Caps get Linden and get bigger

Montreal also deals Zubrus, gets Zednik

March 14, 2001|By Sandra McKee | Sandra McKee,SUN STAFF

WASHINGTON - The Montreal Canadiens were flying from San Jose yesterday for a game in Carolina when center Trevor Linden put in a call to his agent.

"I asked him if there had been any interesting trades," said Linden. "He told me about a couple deals and then said something was coming in on the wire. `Wait a minute. Holy cow, you've just been traded!' I was about 30,000 feet high. Life changes pretty fast."

In the Eastern Conference, where centers are big, the Washington Capitals were small. But with yesterday's acquisition of Linden, 6 feet 4, 214 pounds, they suddenly got a whole lot bigger.

"I thought we needed another center who can play well five-on-five," said Capitals general manager George McPhee, who pulled the trigger on the biggest trading deadline deal here in 12 years. "He can take faceoffs and play on the power play. He's a bigger version of Jeff Halpern with more experience."

The Capitals have been playing like Stanley Cup contenders since Dec. 1, but yesterday's action was a rare, strong statement of just how serious they are about the playoffs.

In the same deal that sent developing Caps forwards Richard Zednik and Jan Bulis and a 2001 first-round draft choice to the Canadiens, Washington also landed talented right wing Dainius Zubrus and Montreal's 2001 second-round pick.

In another deal, the Caps added depth to their defense by acquiring veteran defenseman Jason Marshall and minor-league defenseman Dean Melanson from the Anaheim Mighty Ducks, the Caps' opponent last night in a game Anaheim won, 2-0, as its goaltender, Jean-Sebastien Giguere used 33 saves to produce his third shutout in 10 days.

"We needed something like that," said Caps coach Ron Wilson. "We haven't put together a full game in a long time. ... We see from this, if we're not all working and pulling in the same direction, we can't win."

Marshall, who once played two-thirds of a season for Anaheim's then minor-league affiliate Baltimore Bandits, is an eight-year NHL veteran known for his on-ice determination. In 50 games this season, he has three goals, four assists and 105 penalty minutes.

McPhee said Washington's defensive unit has the necessary skill players with Calle Johansson, Sergei Gonchar and Sylvain Cote, and now has more grit.

"We're really in good shape," said McPhee. "We've gotten all these pieces and haven't given away our future."

There were several sticking points in making the deal with Montreal. One was Linden's contract. The 30-year-old, 13-year veteran is making $3.5 million this season and has two years left on a contract that reportedly tops out at about $4.5 million.

The other sticking point was Zednik. Caps management had hoped the four-year veteran would be part of Washington's future. McPhee said that including him in the deal held it up for three days.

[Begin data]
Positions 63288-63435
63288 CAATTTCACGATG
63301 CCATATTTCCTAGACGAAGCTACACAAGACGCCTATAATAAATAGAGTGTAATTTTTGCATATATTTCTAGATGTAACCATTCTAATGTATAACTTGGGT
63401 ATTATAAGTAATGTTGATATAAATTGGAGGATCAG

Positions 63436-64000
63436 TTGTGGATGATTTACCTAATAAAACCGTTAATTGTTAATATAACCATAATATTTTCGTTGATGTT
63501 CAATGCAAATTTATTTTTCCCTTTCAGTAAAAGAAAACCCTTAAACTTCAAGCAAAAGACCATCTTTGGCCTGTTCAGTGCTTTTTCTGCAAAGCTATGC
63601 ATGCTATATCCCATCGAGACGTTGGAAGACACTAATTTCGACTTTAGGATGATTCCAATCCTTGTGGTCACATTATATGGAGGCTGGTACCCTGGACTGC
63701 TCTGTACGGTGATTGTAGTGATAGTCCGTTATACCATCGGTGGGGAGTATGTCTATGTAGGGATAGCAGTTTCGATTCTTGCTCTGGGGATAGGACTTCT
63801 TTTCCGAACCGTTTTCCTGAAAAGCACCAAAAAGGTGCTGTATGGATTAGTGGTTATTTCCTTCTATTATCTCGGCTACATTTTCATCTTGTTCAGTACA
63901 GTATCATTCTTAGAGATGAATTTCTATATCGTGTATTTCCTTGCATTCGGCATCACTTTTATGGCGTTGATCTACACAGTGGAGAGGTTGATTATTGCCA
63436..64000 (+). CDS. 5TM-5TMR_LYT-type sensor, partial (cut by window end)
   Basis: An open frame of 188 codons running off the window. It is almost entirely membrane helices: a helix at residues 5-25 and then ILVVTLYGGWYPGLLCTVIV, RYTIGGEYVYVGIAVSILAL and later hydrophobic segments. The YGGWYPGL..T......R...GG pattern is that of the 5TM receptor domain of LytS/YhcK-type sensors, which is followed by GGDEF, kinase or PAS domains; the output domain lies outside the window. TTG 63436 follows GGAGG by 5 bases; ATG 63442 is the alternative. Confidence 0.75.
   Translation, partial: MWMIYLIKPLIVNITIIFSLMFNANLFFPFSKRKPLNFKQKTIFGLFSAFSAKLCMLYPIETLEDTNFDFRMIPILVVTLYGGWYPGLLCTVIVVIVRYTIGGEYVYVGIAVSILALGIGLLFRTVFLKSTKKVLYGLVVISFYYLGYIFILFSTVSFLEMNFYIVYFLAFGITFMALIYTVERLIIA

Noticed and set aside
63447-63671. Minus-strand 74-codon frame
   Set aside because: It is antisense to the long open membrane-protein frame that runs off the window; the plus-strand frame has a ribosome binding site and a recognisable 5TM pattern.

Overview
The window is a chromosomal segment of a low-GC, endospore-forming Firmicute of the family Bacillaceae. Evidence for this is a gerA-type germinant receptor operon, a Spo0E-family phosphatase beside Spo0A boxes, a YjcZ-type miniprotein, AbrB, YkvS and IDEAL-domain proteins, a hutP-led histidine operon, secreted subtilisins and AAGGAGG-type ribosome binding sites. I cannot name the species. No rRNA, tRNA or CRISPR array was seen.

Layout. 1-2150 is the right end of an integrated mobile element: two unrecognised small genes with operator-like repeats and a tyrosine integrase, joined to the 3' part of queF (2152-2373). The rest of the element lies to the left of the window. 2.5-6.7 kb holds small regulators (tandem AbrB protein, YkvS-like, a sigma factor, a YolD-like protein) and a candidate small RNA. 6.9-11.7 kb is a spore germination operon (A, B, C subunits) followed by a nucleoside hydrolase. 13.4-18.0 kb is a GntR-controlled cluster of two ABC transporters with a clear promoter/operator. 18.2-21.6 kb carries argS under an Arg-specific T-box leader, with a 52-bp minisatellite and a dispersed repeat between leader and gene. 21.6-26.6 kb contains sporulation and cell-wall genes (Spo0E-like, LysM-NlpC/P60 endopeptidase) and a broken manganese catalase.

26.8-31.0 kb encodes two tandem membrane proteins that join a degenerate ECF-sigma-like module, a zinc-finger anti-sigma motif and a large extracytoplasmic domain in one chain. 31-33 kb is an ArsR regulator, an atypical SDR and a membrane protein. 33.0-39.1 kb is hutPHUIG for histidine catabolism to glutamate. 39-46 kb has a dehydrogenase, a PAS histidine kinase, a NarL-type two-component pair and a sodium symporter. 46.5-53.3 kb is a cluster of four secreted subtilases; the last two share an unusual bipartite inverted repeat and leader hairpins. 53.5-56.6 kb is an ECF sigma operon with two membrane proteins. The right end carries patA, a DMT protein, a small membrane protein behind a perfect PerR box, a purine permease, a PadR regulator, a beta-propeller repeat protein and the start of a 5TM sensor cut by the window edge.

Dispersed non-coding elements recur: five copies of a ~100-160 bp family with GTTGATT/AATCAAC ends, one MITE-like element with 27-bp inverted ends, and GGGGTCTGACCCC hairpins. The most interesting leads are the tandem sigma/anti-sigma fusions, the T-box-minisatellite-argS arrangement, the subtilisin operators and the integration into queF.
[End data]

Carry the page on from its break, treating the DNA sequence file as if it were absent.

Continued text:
"Bulie had asked for a trade twice in the last week," McPhee said. "If his heart isn't in it here, then that makes it easier. But Zed was really hard. He's learned how to compete here. But that was the price of making the deal, and I thought we needed another center."

McPhee said Zubrus, 6-4, 221, has "more skill than 90 percent" of other players in the league. This season, Zubrus has 12 goals and 12 assists in 49 games, compared with Zednik's 16 goals and 19 assists in 62 games.

"I'm excited about coming to Washington," said Zubrus, who will arrive here with Linden in time for a noon practice at Piney Orchard today. "The team is so good in all areas of the game and to have a chance to do well with them and to be in the playoffs for the first time in a couple years, I'm happy."

Added Linden: "I think they probably don't get the respect they deserve, but they've put the pieces together and after you play against them you have more respect."

Speculation is that Linden, who has 12 goals and 21 assists in 57 games, can step in as the Capitals' second-line center. He is known for his toughness and prides himself on playing a strong game on both ends of the ice.

He might center a line with Zubrus and Bondra, who has 41 goals.

"I haven't really had time to look at the possible combinations in the lineup," said Linden. "I know Adam Oates is a tremendous playmaker. I'm not sure how a line with me sets up. But I'm efficient in both ends, and I played with Pavel Bure in the mid-'90s in Vancouver. Peter is an explosive player, a pure goal scorer. We'll just have to wait and see how things shape up."

After last night, one man who will be happy to see how things shape up with the new additions is Wilson. Only days ago, when asked what he needed for a strong playoff run, he boldly said: "I don't need anything."

But yesterday, after being handed a big, veteran center, a big, talented right wing and a big, strong defenseman, the coach was not complaining.

"It's difficult to give up Zed and Bulie," said Wilson. "But ... we think we've very close to contending for the Stanley Cup.

"I think the message this sends is that we believe we are serious contenders."

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